A perfect example is the ‘progressive response model’ of contact at the elbow. We start with the default of riding the drops with the elbows flexed a little. This creates an immediate buffer of 3 to 6 inches between bars, safer. Contact is inevitable, but too often riders default to a hyper aggressive response when first touched, they push back in an effort to assert their domain. Instead we want the EB riders to learn to be supple on that first contact – absorb that hit with the elbow and body, no reaction.

The second time the rider stiffens the elbow a little – sort of a “hey, I’m right here!” response. This keeps the riders bars apart and sets a little bit tougher tone. By the third contact we are looking to defend our territory and so we step up to a rigid response, but only at the elbow. A death grip on the bar translates all subsequent movement directly to the bike and creates instability, so we strive to avoid that!

Sprinting
Week three we jump into that most prestigious of skills – sprinting! Unfortunately, sprinting and new riders don’t always go hand in hand, so the EB series tries to offer some fundamentals to help. The first key is to sprint in a straight line – so we mark off a series of 200 m courses at each corner and rotate the riders through in small groups.

First we demo each rider on a good jump by holding them static and having them simulate the sprint form – without moving. Then we line ‘em up and send ‘em out for 25 m of straight line sprint in a large gear four times. Check.

Next we move them up to 100 m unrestricted, then 200 m unrestricted sprints eight times each. That’s a lot of structured practice, but not quite enough so we stress to the riders that they should practice their sprint technique every week on every ride.

Week 4 is when we try to put in some formation and anticipation into the mix by emphasizing the varied skills learned over the first few weeks with pack skills riding . In previous years we’ve run a variety of skills like “thread the needle” where we positioned mentors as moving “cones” a bike length or two apart and had the participants slalom through them, working on peripheral vision and 360 awareness. We’ve put a group of riders “in the box” with mentors acting as the four corners. Then we have them rotate through the “box” at low to moderate speeds. This forces them to deal with close quarters riding and protecting the front wheel. We also run a double pace line and have the participants go “up the middle” of the narrow seam. These drills are great for developing confidence and competence!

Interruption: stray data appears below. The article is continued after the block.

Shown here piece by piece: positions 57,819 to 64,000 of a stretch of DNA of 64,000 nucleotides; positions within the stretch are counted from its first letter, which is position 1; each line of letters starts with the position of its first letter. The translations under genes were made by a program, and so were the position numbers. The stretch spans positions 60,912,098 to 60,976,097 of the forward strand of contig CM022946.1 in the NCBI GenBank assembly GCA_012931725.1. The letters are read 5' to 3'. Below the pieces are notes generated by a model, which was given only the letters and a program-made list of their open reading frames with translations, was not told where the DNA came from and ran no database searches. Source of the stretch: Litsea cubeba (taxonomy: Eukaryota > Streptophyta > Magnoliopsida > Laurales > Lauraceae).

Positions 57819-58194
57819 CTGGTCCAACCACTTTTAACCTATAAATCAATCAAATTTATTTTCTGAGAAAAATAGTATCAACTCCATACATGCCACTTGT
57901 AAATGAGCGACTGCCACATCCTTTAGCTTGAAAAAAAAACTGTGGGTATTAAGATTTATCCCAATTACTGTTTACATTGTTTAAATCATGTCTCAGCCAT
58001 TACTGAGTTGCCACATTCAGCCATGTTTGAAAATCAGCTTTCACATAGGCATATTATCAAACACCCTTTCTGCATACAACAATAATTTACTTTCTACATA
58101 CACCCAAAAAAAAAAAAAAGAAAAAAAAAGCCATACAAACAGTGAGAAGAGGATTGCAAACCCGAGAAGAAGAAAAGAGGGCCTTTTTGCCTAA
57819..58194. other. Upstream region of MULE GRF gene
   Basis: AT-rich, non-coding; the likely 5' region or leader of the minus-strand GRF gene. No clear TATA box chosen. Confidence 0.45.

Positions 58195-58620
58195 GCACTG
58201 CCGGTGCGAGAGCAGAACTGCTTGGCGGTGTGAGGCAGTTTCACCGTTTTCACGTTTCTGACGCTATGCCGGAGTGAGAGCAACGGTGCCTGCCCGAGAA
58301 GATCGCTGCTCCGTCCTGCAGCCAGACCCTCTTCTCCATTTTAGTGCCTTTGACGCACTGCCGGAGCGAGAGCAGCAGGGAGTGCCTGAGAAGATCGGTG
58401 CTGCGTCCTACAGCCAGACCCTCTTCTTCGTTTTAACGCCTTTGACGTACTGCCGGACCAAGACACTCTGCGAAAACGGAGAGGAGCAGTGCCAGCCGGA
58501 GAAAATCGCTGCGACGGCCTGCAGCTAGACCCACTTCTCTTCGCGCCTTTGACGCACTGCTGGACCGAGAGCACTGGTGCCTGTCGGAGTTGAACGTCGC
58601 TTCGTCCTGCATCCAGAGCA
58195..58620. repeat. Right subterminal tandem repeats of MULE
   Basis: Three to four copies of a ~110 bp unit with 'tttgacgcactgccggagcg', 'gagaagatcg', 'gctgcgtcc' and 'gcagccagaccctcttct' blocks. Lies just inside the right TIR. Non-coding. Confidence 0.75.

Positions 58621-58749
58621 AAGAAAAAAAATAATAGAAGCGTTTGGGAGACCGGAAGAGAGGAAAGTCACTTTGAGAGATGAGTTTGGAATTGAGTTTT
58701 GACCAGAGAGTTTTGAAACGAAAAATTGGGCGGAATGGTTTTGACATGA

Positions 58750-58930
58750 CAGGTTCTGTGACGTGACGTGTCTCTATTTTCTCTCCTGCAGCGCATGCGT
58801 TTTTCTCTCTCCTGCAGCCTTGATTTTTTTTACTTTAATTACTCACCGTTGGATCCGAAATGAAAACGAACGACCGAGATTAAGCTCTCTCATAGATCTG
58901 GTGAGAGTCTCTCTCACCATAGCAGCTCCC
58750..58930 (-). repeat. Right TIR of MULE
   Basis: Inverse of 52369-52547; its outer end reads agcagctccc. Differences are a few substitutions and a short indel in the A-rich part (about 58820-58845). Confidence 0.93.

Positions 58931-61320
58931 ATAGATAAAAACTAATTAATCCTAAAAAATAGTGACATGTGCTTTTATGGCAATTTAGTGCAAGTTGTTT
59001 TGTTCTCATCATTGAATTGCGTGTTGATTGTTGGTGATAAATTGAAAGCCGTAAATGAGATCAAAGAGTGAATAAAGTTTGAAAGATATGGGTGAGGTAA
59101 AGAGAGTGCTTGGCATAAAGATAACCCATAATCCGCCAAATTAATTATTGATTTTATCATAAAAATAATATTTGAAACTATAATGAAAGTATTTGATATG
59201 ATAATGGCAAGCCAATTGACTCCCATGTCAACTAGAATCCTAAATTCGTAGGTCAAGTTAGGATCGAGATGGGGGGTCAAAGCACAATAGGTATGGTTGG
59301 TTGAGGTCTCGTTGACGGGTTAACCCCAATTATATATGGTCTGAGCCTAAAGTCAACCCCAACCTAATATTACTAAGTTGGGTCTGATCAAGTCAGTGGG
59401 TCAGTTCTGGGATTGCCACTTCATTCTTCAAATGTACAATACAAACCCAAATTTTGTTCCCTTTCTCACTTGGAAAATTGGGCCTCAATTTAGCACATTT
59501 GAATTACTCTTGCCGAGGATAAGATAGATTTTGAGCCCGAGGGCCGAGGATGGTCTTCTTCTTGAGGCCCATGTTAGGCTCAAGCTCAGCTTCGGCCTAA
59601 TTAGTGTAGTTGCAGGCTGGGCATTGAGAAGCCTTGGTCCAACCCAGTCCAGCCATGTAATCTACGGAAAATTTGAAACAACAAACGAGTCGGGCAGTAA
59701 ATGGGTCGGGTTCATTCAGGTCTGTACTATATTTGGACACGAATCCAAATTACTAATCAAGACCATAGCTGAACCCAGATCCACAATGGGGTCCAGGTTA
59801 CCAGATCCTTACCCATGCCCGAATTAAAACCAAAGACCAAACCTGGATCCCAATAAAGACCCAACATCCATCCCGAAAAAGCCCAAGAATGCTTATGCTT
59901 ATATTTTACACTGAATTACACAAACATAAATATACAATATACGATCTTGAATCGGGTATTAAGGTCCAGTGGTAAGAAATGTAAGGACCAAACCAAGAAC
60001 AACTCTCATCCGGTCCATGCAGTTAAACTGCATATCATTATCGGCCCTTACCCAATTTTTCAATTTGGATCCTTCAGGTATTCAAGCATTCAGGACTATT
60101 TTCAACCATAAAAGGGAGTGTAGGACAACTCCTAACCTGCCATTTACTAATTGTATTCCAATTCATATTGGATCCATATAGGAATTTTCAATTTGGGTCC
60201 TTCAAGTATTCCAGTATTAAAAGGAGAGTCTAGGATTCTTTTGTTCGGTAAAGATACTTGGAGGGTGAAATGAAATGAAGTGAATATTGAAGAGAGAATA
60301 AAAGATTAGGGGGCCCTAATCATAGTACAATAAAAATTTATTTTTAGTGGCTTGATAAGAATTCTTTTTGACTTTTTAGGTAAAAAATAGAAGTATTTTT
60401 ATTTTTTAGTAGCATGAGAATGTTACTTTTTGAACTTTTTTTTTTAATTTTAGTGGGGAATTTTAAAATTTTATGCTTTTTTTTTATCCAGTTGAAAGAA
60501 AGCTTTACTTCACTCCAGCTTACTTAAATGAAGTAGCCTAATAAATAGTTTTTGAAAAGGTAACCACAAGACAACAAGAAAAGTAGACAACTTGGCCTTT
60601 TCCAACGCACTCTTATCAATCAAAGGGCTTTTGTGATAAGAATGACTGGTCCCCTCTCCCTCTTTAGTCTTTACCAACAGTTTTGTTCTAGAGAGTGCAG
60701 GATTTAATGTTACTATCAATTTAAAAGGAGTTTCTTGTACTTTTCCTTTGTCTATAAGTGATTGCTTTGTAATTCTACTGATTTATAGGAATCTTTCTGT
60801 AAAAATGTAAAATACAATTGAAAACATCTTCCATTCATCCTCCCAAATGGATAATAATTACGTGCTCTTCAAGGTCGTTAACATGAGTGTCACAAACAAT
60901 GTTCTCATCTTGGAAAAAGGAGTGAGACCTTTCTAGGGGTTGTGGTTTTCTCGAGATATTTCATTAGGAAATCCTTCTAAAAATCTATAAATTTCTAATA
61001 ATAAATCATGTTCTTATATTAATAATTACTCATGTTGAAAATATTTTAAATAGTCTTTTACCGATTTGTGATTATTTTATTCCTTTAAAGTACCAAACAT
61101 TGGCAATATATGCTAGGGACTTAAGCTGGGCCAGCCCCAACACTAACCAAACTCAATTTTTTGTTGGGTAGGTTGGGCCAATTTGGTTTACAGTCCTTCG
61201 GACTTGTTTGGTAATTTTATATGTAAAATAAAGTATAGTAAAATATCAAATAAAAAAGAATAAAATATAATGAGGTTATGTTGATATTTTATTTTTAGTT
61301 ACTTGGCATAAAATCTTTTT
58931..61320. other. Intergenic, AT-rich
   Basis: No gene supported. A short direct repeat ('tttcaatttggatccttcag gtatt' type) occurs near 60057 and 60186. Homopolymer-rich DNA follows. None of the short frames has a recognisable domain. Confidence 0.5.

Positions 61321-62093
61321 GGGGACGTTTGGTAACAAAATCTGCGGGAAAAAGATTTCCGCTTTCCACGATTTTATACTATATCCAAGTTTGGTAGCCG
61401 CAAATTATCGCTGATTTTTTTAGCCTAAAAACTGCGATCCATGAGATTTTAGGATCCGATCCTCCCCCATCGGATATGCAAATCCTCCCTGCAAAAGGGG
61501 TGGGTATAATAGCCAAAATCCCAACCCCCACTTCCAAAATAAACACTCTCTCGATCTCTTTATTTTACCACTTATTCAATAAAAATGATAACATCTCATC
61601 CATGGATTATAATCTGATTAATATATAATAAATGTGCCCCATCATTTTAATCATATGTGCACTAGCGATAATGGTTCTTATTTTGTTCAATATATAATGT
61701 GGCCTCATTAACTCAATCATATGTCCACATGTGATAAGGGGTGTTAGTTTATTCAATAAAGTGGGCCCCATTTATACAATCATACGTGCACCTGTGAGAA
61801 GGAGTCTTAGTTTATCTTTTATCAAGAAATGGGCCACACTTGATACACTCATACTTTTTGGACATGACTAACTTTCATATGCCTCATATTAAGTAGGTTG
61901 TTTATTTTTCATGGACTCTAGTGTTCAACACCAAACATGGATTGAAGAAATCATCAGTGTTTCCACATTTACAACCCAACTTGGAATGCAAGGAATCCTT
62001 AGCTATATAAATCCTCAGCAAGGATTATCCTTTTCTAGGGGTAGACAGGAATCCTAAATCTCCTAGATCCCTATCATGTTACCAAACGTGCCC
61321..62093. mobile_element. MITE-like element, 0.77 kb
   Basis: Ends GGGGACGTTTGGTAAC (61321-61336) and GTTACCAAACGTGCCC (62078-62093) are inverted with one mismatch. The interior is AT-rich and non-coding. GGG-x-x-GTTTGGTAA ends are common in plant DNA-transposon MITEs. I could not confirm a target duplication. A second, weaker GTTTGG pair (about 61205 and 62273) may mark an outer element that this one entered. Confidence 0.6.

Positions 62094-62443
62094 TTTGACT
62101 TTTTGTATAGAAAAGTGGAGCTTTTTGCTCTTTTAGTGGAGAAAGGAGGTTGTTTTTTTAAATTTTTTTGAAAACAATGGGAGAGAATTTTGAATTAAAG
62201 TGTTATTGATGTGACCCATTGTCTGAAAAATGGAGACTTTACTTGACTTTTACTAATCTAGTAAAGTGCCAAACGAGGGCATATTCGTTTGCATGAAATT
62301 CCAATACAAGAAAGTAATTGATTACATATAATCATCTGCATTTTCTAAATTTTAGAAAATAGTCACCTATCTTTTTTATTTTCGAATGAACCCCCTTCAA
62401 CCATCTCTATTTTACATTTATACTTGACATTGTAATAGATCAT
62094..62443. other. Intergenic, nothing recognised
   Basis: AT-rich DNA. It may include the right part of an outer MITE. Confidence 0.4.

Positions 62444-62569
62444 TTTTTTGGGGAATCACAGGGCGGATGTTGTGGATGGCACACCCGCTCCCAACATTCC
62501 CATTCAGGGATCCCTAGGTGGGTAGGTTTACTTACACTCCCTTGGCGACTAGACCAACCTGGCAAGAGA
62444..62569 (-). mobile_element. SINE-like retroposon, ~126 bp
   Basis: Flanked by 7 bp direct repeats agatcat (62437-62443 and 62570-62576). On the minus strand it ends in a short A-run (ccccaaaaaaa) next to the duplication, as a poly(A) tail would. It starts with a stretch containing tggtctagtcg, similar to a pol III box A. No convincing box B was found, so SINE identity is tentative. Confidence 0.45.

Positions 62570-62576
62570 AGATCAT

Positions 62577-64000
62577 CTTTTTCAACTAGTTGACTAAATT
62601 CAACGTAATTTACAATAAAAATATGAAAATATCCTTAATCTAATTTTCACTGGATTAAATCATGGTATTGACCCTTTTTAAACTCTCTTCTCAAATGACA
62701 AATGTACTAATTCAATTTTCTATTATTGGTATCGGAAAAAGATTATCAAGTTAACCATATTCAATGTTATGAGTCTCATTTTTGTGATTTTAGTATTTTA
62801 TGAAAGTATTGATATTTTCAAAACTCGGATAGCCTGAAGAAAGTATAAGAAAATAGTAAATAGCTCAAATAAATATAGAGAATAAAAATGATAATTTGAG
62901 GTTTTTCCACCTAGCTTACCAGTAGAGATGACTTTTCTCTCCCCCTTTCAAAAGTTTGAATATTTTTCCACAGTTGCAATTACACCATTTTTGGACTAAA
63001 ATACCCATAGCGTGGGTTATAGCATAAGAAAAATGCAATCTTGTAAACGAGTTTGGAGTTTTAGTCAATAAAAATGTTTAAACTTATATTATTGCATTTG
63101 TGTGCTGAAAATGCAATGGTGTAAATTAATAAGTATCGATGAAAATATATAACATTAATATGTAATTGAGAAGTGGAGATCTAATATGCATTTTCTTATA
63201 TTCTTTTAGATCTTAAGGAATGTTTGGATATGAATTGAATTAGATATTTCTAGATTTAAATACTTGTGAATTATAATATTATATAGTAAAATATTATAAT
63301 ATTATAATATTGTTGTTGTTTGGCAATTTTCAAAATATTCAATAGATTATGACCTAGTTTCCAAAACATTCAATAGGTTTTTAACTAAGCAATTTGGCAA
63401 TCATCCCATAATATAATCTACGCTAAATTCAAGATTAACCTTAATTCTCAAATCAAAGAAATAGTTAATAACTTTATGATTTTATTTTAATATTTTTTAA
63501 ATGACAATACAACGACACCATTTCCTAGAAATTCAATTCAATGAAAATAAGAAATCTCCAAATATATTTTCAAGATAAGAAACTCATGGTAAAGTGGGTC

Week five is when we put it all together and try to simulate race conditions. Of course there is also a race each Sunday of the series that gives the riders additional real world experience. All told the Early Bird participants get five to ten hours of instruction on race fundamentals and five weeks of practice races to reinforce the learning!

Summary
Jumping into racing is an intimidating proposition for most new riders. Lots of speed, lots of close quarters, lots of presumed risk. The Early Bird Training Series has been offering new riders a structured curriculum and mentored approach to the basics of racing for over 25 years. This series is a great model for any rider looking to get some “Spring Training” in the mix as they prepare for a season of racing. The skills are straight forward with an emphasis on safety and long-term participation in the sport – we seek to build lifetime racers! USA Cycling has been working with the EB Directors to begin incorporating the curriculum into a National model that can be easily used by clubs and districts to foster their own rider development in the coming years.




About Matt McNamara:
Matt McNamara is a USA Cycling Level 1 coach with over 20 years of racing, coaching and team management experience. You can find him on www.facebook.com.. Facebook.